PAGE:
This band released two albums before they split up. This one in 1969 and the follow up the year after. I will review the follow up album within the next days/you will find my review of the follow up album somewhere else in this blog.
This album is very sought after and some very high prices are being paid on Ebay. Thankfully, Youtube has a listening example so no worries.
The album was released on the legendary Harvest label, a division of EMI. Which may explain why this album demand such insane high prices.
The band name, album title and the cover art-work may give you the impression that this is a whimsical prog or psych album. That would be a pretty correct assumption.
This forty-five minutes long album contains some whimsical progressive folk rock with a lot of psych rock elements too. There is a lot of flutes and acoustic guitars here. The vocals are pretty weird too. I get the feeling that the lyrics is mad as in English humour too.
The songs are proper songs and not some avant-garde ditties. But the songs are whimisical and weird.
The quality is not that good. This album is not surviving the test of time. But all those into folk rock and psych should give this album some attention. It is a decent enough album.
Thursday, 27 July 2017
The third album from this German band.
Jane was a quartet on this album with a lineup of guitars, bass, drums, piano, percussions and English vocals.
This album is most known as the Jane album without any keyboards. Jane did indeed use a lot of keyboards. But the keyboardist was sitting out this album and returned on the next album. So no keyboards.....
I really like their first two albums and have found, for me, a new and interesting band here. It pays to go back to the 1970s and dig around a bit for exciting bands.
The music is still hard rocking with some krautrock influences. But without any keyboards....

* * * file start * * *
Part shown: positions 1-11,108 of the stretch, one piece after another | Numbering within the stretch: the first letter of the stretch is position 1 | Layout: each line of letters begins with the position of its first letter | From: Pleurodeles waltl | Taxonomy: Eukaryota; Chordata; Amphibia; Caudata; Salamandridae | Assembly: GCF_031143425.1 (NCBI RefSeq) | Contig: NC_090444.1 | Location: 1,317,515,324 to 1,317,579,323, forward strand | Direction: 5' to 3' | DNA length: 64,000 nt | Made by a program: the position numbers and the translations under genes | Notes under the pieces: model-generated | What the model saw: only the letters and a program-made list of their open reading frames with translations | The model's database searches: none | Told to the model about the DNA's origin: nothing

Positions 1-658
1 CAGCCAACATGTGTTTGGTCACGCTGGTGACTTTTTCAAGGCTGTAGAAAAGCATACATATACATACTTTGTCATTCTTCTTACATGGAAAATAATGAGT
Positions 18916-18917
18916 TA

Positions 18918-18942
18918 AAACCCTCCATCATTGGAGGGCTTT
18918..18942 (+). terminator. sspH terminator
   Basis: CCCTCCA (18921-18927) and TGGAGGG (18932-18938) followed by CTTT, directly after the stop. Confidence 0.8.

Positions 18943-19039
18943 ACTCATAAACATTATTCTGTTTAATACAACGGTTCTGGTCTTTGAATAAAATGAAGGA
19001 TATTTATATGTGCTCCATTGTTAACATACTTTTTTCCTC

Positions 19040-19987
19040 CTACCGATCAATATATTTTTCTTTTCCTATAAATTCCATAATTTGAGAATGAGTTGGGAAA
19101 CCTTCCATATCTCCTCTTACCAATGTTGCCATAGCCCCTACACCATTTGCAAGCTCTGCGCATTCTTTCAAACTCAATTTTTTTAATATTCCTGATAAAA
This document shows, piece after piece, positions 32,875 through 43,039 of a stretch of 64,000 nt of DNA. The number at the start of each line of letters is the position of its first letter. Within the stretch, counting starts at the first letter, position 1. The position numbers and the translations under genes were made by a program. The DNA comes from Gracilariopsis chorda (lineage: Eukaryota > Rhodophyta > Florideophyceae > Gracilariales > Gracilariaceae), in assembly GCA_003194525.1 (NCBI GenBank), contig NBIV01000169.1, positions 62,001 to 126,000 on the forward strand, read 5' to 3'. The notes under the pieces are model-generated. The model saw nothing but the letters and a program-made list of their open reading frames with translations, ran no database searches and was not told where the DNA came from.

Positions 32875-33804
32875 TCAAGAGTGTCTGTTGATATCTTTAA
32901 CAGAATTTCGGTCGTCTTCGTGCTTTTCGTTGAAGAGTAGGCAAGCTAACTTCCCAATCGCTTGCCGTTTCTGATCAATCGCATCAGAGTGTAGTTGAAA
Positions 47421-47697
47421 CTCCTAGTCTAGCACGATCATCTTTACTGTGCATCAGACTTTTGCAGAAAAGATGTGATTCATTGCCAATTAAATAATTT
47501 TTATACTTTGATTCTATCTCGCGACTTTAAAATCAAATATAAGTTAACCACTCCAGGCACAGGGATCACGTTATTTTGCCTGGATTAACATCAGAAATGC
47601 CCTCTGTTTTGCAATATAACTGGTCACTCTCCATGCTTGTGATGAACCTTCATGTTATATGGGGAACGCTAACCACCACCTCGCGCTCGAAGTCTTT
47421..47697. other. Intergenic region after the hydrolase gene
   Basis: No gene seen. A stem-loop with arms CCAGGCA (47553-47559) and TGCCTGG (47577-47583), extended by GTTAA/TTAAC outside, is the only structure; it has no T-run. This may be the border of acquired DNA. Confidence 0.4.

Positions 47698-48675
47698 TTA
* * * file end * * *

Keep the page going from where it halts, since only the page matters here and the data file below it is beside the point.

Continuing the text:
The music here is also pretty melodic with a lot of guitar harmonies filling the holes previously occupied by other sounds and instruments.
To say that this is a guitar dominated album is an understatement. The guitars are also pretty much spacy too.
But........ There is also more than a nod towards the US hard rock scene on this forty-three minutes long album. Or the US rock scene, including the southern rock scene, if you like. The US influences here are pretty obvious.
The end result is not a good album. It is not really a bad or a decent album either. It is somewhere between decent and good. I prefer the band with a bit more colours and a bit more krautrock.
The eight and final album from this Italian band.
Stormy Six was a quintet on this album with a lineup of guitars, bass, drums, piano, vibraphone, clavinet, organs and Italian vocals.
Stormy Six started out as a folk rock band back in 1969. Their first three albums was folk rock albums. Then they changed direction again and became a great RIO/avant-garde band. Their 1980 album Macchina Maccheronica, the one preceeding La Volo, was a totally over the top RIO album. Their best RIO album is the 1977 album L'Apprendista. Both has been reviewed in this album.
And now the band has totally changed direction again.
Take a big chunk of post-punk and add another big chunk of RPI - Italian symphonic prog. That is what we get here.
The music is very minimalistic with a great deal of cold, desolate synths. The vocals is also very cold.
The music is rather good though.... OK, it is not great. But the melodies are all good. I have my reservations and I am probably never going to play this album again. But it is still a good post-punk RPI album. A good minus has been rewarded.